Breastfeeding And Diabetes

Submitted by Nick on September 24, 2010
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Many women with type 1 or type 2 diabetes may be concerned about the worsening of their symptoms during breastfeeding. Even mothers who develop gestational diabetes may worry that diabetes may bring about complications in nursing. Type 1 and type 2 diabetes may develop when the body cannot transport glucose out of the bloodstream.

In some cases the glucose also cannot be moved into the cells for conversion into fuel. This could lead to certain symptoms such as fatigue, blurred vision, increase in the urge to urinate and excessive thirst. If the condition is not treated on time, the diabetes could contribute to kidney disease, heart disease, blindness and stroke. Gestational diabetes may occur in pregnant women who have never suffered from diabetes in their life. The condition is known to usually develop after the delivery. But many studies have shown that some women who experience gestational diabetes may also develop type 2 diabetes within the next few years.

This does not mean that mothers with diabetes cannot breastfeed. However it is important to monitor the diet and make the necessary lifestyle changes so that the condition is kept under control. Some women experience better health and a reduced insulin requirement during lactation. This could be due to the fact that body naturally adjusts to the metabolic changes after childbirth. In fact, within a few hours following birth the need for insulin drops. During breastfeeding, there is also a release of the hormone called oxytocin which has a stress relieving effect. This helps the diabetic mother feel emotionally and physically better. Babies born to diabetic mothers should be examined immediately after birth for blood glucose levels. In women with diabetes, the milk supply may begin within 5 to 6 days. Those who feel adequately well are advised to begin breastfeeding as soon as the baby is born. It is also advisable to discuss the medical condition and intake of medications with the doctor beforehand.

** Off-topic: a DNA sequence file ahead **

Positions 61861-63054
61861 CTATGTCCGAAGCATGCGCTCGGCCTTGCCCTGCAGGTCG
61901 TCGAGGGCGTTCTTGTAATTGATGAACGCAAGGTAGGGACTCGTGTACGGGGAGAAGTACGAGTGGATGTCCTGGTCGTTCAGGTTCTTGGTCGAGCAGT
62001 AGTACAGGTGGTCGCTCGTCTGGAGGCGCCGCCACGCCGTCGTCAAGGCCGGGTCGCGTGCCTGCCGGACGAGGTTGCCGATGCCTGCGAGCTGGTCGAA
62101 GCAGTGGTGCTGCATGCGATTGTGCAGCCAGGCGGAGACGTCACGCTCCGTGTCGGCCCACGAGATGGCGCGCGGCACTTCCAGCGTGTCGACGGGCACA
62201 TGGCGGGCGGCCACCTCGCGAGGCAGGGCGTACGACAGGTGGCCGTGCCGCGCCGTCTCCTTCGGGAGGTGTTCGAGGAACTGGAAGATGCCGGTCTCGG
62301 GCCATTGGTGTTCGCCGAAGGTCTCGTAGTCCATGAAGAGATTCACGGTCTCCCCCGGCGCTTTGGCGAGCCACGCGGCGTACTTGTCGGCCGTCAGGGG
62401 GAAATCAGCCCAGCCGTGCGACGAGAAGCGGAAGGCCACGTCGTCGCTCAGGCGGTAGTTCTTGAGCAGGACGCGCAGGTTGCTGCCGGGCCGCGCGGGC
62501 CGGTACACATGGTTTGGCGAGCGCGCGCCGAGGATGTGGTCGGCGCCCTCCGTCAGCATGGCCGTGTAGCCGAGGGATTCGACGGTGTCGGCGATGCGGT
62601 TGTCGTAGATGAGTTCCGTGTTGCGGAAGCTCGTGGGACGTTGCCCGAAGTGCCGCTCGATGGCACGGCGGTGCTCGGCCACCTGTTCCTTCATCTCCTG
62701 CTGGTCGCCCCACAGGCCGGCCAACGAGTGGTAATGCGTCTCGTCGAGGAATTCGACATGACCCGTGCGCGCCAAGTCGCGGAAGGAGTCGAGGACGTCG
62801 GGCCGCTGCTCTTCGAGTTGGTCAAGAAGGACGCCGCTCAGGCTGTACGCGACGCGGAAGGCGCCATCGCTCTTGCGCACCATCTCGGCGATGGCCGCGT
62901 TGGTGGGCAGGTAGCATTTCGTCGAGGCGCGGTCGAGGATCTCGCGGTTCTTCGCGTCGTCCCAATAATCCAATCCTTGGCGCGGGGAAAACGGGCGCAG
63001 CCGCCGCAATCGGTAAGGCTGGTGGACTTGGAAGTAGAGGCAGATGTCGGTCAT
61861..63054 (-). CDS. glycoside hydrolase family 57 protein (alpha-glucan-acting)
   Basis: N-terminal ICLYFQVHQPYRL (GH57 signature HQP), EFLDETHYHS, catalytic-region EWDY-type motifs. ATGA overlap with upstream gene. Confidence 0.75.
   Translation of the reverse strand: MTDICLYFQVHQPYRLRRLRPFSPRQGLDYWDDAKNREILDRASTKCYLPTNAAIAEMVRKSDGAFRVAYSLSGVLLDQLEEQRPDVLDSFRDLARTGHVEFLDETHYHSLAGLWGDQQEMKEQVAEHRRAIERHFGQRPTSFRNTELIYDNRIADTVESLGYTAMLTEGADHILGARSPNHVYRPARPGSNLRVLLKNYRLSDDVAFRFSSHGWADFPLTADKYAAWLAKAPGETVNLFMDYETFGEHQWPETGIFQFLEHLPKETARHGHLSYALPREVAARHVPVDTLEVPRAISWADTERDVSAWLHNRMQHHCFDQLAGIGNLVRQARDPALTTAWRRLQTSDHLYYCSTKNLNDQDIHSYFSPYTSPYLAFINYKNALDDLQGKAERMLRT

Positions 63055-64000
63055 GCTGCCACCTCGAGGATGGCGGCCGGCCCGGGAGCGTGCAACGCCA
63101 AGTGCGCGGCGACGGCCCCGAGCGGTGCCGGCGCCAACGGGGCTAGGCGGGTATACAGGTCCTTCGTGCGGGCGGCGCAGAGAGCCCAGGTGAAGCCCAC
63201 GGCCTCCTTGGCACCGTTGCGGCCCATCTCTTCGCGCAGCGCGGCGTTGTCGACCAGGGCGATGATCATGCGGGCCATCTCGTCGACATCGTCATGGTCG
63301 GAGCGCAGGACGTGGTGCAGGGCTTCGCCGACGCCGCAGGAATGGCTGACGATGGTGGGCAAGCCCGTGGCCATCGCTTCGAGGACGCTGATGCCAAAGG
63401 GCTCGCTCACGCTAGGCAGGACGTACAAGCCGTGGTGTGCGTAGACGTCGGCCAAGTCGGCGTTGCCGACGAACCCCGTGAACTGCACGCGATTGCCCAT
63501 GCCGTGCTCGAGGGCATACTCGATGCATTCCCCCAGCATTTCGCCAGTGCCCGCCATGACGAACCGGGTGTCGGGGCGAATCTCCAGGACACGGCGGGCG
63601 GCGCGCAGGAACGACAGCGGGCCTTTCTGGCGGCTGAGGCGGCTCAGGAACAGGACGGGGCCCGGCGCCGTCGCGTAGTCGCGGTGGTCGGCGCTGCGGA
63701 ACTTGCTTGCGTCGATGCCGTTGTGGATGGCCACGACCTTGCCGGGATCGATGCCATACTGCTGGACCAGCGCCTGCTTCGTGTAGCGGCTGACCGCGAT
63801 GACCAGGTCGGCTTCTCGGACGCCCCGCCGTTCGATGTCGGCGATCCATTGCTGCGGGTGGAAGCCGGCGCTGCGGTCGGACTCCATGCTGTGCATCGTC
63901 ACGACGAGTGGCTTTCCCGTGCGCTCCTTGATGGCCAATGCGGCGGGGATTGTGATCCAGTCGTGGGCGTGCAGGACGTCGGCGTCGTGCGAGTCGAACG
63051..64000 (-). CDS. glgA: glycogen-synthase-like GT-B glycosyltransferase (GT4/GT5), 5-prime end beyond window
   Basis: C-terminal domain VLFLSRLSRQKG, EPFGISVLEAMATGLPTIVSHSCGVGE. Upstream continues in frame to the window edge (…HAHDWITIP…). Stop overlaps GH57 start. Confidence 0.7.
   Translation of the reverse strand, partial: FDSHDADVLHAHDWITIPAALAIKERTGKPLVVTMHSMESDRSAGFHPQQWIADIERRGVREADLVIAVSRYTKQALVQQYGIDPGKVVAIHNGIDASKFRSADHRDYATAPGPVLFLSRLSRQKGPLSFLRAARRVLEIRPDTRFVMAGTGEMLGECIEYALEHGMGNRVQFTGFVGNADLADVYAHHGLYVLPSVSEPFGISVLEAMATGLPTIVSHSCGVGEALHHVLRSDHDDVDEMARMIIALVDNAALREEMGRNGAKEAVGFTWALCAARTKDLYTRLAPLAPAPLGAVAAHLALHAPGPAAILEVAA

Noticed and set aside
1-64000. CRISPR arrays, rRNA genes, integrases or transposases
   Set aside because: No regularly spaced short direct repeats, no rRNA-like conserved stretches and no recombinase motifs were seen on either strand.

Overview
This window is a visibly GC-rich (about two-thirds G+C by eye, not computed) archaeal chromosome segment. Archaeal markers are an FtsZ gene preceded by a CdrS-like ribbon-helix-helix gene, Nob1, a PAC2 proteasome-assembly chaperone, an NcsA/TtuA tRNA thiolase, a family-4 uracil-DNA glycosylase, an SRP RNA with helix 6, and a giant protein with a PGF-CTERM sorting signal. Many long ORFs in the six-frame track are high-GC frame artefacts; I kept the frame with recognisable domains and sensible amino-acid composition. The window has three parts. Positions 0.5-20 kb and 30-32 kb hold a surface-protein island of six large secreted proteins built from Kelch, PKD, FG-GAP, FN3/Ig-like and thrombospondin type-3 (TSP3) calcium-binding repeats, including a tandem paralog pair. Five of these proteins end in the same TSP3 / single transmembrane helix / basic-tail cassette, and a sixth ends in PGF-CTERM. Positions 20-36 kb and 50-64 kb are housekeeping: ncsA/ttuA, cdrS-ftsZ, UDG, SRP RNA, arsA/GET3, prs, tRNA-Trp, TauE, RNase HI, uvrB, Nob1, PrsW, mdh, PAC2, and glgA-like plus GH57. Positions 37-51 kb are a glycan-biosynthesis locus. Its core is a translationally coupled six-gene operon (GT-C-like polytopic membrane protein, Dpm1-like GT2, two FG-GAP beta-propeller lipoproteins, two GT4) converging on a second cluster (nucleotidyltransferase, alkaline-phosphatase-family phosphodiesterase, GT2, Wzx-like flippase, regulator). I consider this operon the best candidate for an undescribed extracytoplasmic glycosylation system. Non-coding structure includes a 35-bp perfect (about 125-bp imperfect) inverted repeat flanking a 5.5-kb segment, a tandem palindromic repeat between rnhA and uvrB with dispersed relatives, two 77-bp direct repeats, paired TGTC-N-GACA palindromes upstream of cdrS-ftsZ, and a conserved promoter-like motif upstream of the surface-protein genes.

Diabetic mothers must make certain adjustments in the breastfeeding diet. The blood sugar levels must also be regularly monitored.  In order to meet the requirement of milk production, an additional 200 calories must be consumed. The calcium intake must also increase as around 300 to 400 mg is lost per day. Blood sugar levels must be regulated by eating at regular intervals. Snacks must be consumed before or during breastfeeding so that hypoglycemia is prevented. It is advisable to consult a doctor who will be able to provide the right breastfeeding advice. This will help diabetic mothers deal with breastfeeding problems.

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